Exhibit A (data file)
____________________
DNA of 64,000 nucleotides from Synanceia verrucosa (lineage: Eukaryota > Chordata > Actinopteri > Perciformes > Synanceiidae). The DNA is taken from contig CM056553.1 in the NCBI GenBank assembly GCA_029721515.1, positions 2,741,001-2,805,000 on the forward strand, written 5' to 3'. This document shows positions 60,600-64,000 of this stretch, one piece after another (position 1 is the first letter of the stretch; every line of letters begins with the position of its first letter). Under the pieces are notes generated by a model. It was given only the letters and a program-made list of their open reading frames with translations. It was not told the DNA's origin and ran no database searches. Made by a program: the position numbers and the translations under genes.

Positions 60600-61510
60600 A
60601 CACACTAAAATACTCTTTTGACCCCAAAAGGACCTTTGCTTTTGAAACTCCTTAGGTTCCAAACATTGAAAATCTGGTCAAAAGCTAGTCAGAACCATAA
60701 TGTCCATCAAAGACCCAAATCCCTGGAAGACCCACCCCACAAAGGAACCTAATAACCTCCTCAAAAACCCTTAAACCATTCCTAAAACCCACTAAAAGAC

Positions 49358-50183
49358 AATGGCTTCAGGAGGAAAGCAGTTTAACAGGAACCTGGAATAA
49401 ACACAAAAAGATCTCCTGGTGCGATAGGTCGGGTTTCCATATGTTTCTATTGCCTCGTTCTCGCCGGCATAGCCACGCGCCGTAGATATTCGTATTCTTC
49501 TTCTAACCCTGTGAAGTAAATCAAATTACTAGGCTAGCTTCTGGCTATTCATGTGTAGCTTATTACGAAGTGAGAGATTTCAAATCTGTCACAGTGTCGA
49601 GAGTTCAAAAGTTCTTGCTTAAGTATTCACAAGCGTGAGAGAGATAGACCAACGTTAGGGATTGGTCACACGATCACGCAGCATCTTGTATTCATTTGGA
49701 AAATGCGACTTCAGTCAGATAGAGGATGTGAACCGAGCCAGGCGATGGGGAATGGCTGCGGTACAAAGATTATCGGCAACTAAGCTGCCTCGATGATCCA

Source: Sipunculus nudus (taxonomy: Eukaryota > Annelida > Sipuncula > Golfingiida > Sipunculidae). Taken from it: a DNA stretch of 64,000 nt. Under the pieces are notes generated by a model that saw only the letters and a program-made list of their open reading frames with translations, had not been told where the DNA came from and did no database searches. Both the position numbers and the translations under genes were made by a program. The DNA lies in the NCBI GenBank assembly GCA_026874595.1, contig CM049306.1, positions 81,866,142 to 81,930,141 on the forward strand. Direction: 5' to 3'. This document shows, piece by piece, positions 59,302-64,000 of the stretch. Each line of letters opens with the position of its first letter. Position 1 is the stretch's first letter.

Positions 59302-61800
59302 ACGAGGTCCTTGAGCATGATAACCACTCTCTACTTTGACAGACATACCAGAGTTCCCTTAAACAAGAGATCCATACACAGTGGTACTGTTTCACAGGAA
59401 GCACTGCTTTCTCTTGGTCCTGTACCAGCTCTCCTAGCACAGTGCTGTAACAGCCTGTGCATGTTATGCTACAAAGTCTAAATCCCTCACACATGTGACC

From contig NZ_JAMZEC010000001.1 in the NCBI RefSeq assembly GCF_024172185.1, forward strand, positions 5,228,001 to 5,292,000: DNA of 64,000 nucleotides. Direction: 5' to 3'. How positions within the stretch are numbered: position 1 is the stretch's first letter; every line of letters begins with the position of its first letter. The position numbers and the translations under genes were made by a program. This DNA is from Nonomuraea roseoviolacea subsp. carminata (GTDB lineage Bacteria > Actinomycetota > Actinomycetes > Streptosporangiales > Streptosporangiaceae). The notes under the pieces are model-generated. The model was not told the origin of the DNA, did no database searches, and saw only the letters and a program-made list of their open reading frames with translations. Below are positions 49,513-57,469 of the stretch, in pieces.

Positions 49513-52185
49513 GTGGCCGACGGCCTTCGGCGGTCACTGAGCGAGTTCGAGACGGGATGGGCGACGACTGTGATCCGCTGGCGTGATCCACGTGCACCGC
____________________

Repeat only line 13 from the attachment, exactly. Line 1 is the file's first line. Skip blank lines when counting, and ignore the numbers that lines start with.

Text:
Positions 59302-61800